Even when I can get a good conversation going within Slack, most people don’t understand all the functionality of Slack and revert to email very quickly. For instance, I had a coworker who didn’t know you could save images within Slack, so whenever they sent a JPG of a design, they sent it via email because they didn’t know you could save an image out of Slack. I have coworkers who still don’t know there’s an edit function in Slack, so when they make a mistake in typing, they just retype the same thing again with a correction. I have coworkers who haven’t added their real names to accounts. This results in people not recognizing their coworkers online or have no idea who’s available, so they revert to email.

4) It’s a toy.

Lastly, it’s my belief that a lot of people within our department view Slack as a toy and not a serious communications platform that can add tons of value to their workflow. They don’t sign up, thinking it’s just a passing fad, which leads to the fact that very few projects have their complete team within Slack. This causes even more confusion because people aren’t sure wether to communicate within Slack for this project or do they need to revert back to email because “so-n-so” refuses to sign up and work with the rest of the team. Senior Management is now testing Slack though, so if they like it, then we could soon have an “official” blessing.

I love Slack. I love the easy of use. I love the transparency it provides around the creative process, projects, and conversations. I love the fact that it takes the burden of keeping everyone up-to-date off key stakeholders and puts it squarely back on each user. I love the fact that Slack isn’t burdened with all the regulations and procedures our I.T. department implements for every piece of company software. It just so happens that not everyone within my department shares those sentiments, so getting everyone to use Slack consistently has been a real challenge.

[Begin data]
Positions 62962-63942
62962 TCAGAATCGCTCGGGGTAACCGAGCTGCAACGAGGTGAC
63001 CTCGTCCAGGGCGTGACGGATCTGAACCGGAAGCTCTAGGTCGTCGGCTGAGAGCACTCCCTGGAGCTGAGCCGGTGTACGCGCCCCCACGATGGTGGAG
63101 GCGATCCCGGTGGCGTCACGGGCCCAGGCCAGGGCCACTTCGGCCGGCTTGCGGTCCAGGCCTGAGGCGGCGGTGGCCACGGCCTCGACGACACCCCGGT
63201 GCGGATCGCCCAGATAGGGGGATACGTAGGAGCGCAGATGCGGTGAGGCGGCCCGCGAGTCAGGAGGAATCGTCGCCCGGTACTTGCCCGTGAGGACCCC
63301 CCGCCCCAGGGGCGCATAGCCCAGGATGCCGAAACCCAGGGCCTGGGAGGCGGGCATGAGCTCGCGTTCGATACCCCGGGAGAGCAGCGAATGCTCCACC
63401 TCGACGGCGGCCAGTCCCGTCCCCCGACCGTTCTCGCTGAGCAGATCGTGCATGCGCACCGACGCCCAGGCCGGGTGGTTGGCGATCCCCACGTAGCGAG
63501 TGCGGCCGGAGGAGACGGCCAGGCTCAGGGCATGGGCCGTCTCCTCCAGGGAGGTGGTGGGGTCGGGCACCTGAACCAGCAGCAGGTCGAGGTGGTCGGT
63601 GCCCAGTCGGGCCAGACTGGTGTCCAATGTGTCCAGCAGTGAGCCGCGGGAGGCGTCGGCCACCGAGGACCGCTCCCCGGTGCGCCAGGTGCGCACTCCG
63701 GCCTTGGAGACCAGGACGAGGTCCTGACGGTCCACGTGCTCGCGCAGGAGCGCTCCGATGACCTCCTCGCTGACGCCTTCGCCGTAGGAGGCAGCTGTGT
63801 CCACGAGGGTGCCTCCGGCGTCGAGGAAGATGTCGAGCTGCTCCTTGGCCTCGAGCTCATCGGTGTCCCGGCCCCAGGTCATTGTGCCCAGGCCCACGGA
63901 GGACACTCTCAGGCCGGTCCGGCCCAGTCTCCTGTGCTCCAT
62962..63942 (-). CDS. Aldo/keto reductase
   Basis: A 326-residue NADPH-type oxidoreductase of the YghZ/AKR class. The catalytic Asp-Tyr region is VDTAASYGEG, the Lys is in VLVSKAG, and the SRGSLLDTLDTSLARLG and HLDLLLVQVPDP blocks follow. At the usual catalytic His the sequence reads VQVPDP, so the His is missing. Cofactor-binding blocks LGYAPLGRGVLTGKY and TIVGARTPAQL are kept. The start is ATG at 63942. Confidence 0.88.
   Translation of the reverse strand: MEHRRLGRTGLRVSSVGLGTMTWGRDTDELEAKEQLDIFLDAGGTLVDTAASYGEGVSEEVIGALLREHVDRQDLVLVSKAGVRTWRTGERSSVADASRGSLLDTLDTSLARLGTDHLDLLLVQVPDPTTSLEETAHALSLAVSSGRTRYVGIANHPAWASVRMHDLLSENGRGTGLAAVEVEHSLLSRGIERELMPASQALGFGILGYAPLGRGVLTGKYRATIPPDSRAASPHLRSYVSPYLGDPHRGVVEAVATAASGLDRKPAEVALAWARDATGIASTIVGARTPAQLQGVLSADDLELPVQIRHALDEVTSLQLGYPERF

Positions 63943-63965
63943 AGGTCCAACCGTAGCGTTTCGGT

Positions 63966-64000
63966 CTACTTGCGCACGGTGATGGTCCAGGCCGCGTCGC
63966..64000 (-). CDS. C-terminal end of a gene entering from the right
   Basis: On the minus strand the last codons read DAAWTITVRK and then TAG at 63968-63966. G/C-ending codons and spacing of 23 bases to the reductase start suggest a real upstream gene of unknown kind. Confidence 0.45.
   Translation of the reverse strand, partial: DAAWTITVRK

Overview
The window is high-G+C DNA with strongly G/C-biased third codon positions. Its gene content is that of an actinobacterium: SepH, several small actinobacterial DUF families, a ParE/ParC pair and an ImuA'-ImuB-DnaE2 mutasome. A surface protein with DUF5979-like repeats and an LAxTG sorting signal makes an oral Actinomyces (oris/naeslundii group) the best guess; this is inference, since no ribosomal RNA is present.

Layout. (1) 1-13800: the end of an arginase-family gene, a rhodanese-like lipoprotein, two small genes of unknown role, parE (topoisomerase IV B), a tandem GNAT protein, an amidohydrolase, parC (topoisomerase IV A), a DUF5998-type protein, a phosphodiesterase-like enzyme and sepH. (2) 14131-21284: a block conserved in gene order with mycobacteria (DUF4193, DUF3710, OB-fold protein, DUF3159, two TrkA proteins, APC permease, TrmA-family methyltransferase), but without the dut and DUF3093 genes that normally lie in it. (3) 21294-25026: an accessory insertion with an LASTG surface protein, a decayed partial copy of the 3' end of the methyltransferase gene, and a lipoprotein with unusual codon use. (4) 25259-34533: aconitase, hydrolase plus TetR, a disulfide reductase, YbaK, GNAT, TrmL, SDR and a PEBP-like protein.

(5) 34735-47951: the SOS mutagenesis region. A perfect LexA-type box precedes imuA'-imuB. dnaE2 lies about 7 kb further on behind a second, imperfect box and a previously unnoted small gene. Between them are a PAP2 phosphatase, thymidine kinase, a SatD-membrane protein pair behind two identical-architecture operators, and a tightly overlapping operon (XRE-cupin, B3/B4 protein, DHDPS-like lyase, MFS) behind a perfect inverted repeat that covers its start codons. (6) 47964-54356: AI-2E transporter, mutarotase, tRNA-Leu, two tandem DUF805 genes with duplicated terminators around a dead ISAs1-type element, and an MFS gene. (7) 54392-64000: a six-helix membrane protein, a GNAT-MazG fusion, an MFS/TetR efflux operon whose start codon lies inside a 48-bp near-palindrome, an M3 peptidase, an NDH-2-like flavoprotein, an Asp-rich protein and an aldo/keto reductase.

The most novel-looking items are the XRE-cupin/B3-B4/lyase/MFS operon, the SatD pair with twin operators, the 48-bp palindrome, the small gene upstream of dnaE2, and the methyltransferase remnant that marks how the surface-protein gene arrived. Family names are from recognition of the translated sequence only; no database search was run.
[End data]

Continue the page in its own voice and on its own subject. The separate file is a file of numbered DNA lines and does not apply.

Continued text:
UPDATE: See my new post on the Top 3 Slack Requests

March 6, 2015 - Comments Off on Sunday Night Drama

Sunday Night Drama

Recently, we were challenged to present our slate of Sunday Night shows (Call the Midwife, Mr. Selfridge, and the premiere of Wolf Hall) in one :30 story. We called our good friends at Block & Tackle to create a new Sunday Night Drama package to help tie all the shows together.

Check out the trailer!

February 27, 2015 - Comments Off on Wolf Hall

Wolf Hall


Adapted from Hilary Mantel’s best-selling Booker Prize-winning novels: “Wolf Hall” and its sequel, “Bring Up the Bodies”, PBS presents a six-hour television miniseries which provides an intimate and provocative portrait of Thomas Cromwell, the brilliant and enigmatic consigliere to King Henry VIII, as he maneuvers the corridors of power at the Tudor court.

Check out the work & the spots